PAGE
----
Even with these new containers though, the oil industry was still seeking to pare down their shipping costs. This led to investing in such things as tanker ships and pipelines, with the goal of eliminating physical barrels entirely. It didn’t help that the dissociation between oil and the 55 gallon drum had already begun. The unit “barrel” was still 42 gallons while the container was 55, so the 55 gallon steel drum kept being pushed farther and farther away from the industry that invented it.

Meanwhile, to improve public perception of the barrels that still existed, oil companies painted the barrels bright colors and adorning them with corporate logos. The beautification initiative worked so well that it’s these barrels from the mid-20th Century that cemented the iconic look for generations to come. It is from this initiative that the evocative blue barrel came from.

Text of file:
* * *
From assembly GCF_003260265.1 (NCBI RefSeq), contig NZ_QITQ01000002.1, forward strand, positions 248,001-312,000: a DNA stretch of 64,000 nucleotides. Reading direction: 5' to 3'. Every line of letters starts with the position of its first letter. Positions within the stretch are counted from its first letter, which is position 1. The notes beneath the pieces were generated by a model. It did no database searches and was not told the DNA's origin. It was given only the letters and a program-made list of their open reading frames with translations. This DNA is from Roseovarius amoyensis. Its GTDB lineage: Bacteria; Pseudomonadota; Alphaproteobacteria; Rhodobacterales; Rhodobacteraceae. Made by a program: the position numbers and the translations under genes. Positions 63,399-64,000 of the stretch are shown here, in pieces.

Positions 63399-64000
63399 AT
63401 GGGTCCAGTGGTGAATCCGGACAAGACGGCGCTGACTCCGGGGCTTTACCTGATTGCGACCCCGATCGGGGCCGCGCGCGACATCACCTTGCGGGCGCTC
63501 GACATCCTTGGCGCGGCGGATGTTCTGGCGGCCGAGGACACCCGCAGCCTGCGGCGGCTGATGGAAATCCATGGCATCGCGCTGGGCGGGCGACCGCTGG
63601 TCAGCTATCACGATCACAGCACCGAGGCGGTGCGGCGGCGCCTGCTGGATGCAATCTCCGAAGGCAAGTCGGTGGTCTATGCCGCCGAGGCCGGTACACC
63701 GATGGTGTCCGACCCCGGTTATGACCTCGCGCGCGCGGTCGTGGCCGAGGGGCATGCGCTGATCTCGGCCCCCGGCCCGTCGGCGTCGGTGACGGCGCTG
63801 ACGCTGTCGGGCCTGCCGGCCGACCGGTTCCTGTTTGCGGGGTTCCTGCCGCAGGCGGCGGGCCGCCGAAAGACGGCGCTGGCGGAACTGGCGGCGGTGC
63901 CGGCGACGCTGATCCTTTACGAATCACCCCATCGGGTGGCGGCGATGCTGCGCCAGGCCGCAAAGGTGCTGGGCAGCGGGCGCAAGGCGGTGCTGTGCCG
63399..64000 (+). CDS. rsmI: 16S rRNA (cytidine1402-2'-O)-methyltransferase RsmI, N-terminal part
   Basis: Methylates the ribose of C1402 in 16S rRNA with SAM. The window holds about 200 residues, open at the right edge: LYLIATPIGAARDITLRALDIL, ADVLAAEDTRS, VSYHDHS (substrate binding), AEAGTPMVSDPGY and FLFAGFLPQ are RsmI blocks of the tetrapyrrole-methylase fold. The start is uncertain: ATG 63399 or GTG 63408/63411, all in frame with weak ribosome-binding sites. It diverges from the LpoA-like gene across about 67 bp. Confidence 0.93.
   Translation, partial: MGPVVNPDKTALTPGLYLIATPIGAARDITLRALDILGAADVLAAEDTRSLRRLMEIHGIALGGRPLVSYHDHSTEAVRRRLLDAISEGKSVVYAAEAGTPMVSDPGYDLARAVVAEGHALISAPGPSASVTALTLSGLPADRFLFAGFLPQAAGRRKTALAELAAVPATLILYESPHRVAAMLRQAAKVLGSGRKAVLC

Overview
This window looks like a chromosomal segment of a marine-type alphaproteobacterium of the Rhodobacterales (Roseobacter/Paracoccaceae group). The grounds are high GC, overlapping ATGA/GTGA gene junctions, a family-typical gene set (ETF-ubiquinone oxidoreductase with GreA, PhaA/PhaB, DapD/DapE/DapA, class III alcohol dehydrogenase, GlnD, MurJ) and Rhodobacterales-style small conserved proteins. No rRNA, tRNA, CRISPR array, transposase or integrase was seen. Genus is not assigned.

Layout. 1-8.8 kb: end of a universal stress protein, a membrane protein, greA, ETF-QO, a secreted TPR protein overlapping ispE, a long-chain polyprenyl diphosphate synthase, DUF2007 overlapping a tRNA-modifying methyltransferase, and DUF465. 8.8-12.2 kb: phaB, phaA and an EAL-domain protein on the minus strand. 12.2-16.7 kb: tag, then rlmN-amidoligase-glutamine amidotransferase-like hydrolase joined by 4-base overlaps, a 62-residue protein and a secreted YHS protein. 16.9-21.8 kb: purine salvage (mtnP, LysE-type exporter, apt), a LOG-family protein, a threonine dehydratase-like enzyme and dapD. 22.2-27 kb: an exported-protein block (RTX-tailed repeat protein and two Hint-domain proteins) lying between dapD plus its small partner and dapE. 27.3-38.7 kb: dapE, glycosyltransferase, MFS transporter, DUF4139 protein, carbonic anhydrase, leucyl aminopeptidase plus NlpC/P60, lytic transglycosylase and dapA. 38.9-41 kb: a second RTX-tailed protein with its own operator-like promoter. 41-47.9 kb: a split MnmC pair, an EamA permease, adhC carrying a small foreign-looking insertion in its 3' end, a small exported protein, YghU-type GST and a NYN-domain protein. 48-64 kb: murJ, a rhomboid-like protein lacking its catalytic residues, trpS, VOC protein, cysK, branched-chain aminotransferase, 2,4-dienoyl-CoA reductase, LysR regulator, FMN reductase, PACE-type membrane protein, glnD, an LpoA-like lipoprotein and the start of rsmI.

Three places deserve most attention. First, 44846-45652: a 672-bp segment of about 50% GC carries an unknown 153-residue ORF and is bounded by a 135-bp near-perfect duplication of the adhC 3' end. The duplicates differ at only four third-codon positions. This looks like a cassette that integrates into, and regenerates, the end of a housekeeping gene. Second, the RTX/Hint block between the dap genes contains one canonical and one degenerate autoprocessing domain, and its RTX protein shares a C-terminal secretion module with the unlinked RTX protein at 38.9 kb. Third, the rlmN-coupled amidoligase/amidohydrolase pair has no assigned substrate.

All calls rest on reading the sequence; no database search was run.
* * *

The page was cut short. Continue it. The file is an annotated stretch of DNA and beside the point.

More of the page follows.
By the 1950s, for the most part, tanker trucks, railways and pipelines pushed barrels out of the oil production chain all together. The barrels have instead made the transition into other industries, carrying supplies and materials for countless other products. Consequently, the oil barrel is now little more than a term we use when talking about catastrophic spills or energy outputs. The 55 gallon steel drum, however, is still going strong, and will continue to do so for many years to come.

The Birth of Barrel Cooperatives in Minnesota [Part 1 of 3]

January 8th, 2015 by Natalie Mueller

Filed under: Cool Stuff

knightsoflaborIn the late 1800’s, one of the most important figures in the quest for better labor laws was a barrel maker, or cooper. His name was Chauncy W. Curtis and he’d helped coopers in their earliest attempts at unionism, served as president of the Workingmen’s Union, a political labor-reform, association, and was now splitting his focus on two efforts: first, the organization of the state’s assemblies of the Knights of Labor, a national association dedicated to organizing workers in all trades, and second, the establishment of worker-owned & operated stores and factories, or cooperatives.